The National Declassification Center, in partnership with the privately-operated National Security Archive, is proud to announce the release of a record series that has been the object of interest for a number of researchers worldwide. The records, formally titled the Classified Central Subject Files, U.S. Embassy Djakarta, 1963-1969, have been the object of a dedicated declassification effort that began in the fall of 2016. Once NDC completed its initial declassification effort, which resulted in somewhat less than 30,000 pages declassified, it coordinated with the National Security Archive on the digitization of the newly-declassified records. Given the known interest in the records in this series, it was important to the NDC that access to the declassified records should be as broad as possible, and only a digital release could make that happen.
Led by National Security Archive project leader Bradley Simpson, a rotating team of volunteers spent the better part of three weeks using IPads to scan the tens of thousands of pages involved. Once the scanning was done, there was considerably more work performed by the Archive to make the documents text searchable. Once that work is done, the Archive is graciously providing a digital copy of the records to the National Archives and Records Administration to become part of the National Archives Catalog, thus granting access to an even larger pool of digital researchers. While that digital availability may take some time, the physical records are still available to researchers who come to NARA’s College Park facility.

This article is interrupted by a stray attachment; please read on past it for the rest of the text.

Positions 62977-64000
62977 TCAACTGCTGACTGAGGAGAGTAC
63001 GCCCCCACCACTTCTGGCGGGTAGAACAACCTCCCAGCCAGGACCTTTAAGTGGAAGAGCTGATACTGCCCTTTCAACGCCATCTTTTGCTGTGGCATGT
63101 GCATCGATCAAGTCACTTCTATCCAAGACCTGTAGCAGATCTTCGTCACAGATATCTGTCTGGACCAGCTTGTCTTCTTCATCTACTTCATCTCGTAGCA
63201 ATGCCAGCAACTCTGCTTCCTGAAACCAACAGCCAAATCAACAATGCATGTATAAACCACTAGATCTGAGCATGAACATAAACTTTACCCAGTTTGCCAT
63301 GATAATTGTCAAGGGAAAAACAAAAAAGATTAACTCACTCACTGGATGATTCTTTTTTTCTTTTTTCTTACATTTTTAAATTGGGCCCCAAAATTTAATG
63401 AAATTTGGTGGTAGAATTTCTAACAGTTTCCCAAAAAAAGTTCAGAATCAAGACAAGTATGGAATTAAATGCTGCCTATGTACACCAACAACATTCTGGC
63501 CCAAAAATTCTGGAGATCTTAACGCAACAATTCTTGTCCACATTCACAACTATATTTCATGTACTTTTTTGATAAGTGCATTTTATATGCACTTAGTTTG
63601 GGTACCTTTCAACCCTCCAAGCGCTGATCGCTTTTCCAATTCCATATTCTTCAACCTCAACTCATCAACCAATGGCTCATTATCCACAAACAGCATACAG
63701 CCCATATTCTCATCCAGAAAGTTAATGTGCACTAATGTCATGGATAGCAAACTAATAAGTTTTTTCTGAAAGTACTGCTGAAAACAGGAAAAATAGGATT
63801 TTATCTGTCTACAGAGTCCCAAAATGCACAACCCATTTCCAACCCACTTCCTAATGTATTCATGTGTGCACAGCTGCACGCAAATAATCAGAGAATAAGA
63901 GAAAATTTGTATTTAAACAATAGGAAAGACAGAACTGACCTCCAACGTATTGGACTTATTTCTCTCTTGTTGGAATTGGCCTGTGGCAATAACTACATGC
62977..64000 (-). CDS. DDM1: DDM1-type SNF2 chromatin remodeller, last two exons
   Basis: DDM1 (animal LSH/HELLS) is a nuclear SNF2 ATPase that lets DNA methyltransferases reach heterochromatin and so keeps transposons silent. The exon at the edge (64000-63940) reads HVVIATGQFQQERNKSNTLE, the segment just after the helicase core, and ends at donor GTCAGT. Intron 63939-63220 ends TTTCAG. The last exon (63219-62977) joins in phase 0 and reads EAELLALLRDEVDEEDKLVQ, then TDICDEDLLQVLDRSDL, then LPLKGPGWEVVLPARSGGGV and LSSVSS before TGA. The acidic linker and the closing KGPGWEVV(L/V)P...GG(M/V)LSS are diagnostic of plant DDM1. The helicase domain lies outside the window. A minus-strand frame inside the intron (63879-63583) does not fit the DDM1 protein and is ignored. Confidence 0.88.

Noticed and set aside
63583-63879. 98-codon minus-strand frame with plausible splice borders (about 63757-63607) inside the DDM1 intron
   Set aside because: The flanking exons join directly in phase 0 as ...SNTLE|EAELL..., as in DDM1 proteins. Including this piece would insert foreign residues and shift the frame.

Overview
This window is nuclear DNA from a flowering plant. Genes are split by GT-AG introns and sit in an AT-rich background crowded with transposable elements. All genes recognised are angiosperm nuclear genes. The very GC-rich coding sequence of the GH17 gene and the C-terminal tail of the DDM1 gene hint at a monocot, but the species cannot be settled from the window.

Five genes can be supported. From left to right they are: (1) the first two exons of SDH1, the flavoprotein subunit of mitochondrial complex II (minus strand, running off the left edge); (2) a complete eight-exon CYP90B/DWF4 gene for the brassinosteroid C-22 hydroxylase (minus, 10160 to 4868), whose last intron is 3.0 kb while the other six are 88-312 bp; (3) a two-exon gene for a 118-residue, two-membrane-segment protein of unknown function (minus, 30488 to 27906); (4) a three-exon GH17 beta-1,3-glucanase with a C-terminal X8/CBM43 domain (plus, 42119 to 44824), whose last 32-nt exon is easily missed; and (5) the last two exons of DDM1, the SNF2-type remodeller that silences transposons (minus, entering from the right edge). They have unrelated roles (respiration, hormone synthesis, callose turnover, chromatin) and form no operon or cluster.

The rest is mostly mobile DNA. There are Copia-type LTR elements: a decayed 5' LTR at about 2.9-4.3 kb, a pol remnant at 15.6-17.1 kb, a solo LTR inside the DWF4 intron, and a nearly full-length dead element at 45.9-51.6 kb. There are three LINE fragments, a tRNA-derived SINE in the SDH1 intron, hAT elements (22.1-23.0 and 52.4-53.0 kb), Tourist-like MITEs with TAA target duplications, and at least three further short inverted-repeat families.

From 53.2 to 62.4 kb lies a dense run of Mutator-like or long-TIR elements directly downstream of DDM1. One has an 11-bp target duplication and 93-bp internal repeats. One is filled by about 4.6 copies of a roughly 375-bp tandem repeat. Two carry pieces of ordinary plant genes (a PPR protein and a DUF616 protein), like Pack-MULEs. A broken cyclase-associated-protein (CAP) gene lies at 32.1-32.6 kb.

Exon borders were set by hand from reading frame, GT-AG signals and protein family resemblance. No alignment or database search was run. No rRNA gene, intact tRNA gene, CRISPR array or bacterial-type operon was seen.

The 37 Hollinger boxes in the Djakarta Embassy series hold a wide range of records central to the function of a U.S. Embassy. We have discussed only small parts of the Embassy’s functions in two previous NDC Blog postings (see “The Curious Case of Harold Lovestrand” 2/10/2017 and “Joseph B. Kennedy and the Jet-Speed Air Cushion Rail System” 3/31/2017). While the 39 documents the National Security Archive has published so far are rightly focused on the political situation and tensions within Indonesia and the consequences of the uprising on 30 September/1 October 1965, the Embassy files contain a wealth of other information concerning social conditions, key personalities, industries and commodities, economic data and analysis, financial date and analysis, and assorted cultural topics to name just a few.
There is more declassification work to be done on the documents that were withdrawn from the Embassy record series in the course of the declassification process. Those records will undergo further declassification processing and will be made available in a redacted form sometime in 2018.
This release marks the first time that the NDC has entered a partnership with the National Security Archive to make available to the public a specific collection of records. We are sure that there will be further opportunities in the future to unite in our efforts to make historic classified records to the research public.